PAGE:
Keeping your driveway in good condition is key to making it last as long as possible. Use a pressure washer to remove debris and moss, and check for damage such as cracks and potholes. Finding out how to repair your driveway also helps you know what to watch out for.

A good way to protect your tarmac driveway is to apply a protective sealant, which can add several years to its lifespan. You’ll need to reapply this every 2-3 years. And once your driveway does start to wear out, contact a professional tarmac servicing team for maintenance and repairs.


Types of tarmac

There are several different types of tarmac that offer their own benefits and characteristics. Choosing the right one for your local climate lets you extend the lifespan of your tarmac driveway for an extra few years and save money on tarmac repairs and servicing.

The three main types of tarmac are:

  • Open-graded tarmac: The aggregate used in open-graded tarmac contains fewer small particles. This makes the mixture more permeable. If there’s a risk of water pooling on the surface of your driveway, an open-graded tarmac driveway that allows water to drain is generally a good option.
  • Close-graded tarmac: A close-graded tarmac mixture contains many small particles of 3mm or less. This makes it much denser and therefore less permeable, allowing water to run off rather than penetrate into the ground. Close-graded tarmac also tends to have a more uniform surface than open-graded tarmac, making it a more popular choice in terms of aesthetics.
  • Proprietary tarmac mixtures: Many driveway contractors create their own tarmac mixtures to address specific issues like high moisture or extreme temperature fluctuations. Ask your contractor about any proprietary tarmac mixtures they offer and which would be best for your location and climate.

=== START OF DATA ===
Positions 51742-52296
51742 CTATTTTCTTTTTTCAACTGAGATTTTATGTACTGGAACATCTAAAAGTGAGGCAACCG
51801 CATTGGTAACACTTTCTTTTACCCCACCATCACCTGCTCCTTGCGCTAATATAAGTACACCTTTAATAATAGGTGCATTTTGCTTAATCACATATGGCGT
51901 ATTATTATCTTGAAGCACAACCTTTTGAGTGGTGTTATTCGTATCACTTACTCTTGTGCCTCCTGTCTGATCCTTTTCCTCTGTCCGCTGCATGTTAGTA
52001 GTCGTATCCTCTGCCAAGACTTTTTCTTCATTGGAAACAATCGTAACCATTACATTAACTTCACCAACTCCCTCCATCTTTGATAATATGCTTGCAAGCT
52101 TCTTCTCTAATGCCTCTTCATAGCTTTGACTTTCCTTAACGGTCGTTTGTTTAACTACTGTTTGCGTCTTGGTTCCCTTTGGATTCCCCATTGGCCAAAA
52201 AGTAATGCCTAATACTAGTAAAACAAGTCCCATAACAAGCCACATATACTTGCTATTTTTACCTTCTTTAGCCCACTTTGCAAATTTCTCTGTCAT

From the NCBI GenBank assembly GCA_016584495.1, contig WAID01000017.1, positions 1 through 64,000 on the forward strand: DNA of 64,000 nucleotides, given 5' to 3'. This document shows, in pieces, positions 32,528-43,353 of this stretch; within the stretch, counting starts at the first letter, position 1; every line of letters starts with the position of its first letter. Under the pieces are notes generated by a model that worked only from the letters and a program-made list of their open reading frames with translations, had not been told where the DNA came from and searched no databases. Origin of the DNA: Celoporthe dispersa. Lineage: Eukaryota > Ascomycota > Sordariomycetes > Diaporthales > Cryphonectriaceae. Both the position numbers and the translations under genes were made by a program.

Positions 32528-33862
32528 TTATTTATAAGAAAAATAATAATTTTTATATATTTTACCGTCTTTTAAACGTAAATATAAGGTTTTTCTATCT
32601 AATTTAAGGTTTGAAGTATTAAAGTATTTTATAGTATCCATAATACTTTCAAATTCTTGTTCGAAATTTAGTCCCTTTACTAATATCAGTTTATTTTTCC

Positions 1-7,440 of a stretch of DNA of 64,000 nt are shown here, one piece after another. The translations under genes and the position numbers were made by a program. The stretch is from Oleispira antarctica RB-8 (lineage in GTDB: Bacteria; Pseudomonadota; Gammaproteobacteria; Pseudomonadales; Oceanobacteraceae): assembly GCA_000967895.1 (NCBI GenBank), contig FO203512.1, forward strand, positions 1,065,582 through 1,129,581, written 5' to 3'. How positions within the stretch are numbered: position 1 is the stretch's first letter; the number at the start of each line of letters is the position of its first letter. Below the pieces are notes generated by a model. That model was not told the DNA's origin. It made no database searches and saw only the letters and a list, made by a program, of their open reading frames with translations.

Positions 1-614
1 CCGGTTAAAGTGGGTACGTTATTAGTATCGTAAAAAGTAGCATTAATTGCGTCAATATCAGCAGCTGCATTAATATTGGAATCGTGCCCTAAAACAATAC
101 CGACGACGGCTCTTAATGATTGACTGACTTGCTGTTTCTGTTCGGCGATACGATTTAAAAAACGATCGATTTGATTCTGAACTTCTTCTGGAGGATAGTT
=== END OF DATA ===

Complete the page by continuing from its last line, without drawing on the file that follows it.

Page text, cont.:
Note that many people use the terms tarmac and asphalt interchangeably. While the two are similar, they’re not the same, and there are many differences between tarmac driveways and asphalt driveway that should inform your choice.


Call Hazell & Jefferies Ltd. for a long-lasting tarmac driveway

Hiring an expert road surfacing contractor with a long professional history is the best way to get a tarmac driveway that lasts for decades. That’s why homeowners and business managers across Oxfordshire and Berkshire come to Hazell & Jefferies Ltd.

As a fully accredited contractor with more than 50 years’ experience, we’re a popular and trusted choice for all sorts of domestic, commercial and industrial driveway projects. We only use high-quality materials and support you throughout your driveway’s lifespan with sealing, maintenance and repair services.

Get in touch today for a superior tarmac driveway that keeps your property looking spectacular.

Other Blogs

An empty yellow skip next to a red brick house
What are Roll On Roll Off Skips?
Roll On Roll Off skips, often referred to as RoRo skips, are large open-topped containers used for disposing of a substantial amount of waste.
An empty yellow skip next to a red brick house
How long can I keep a skip for?
Nobody wants to rush a home or commercial project. So it’s useful to know how long you can keep a skip for before you make your booking.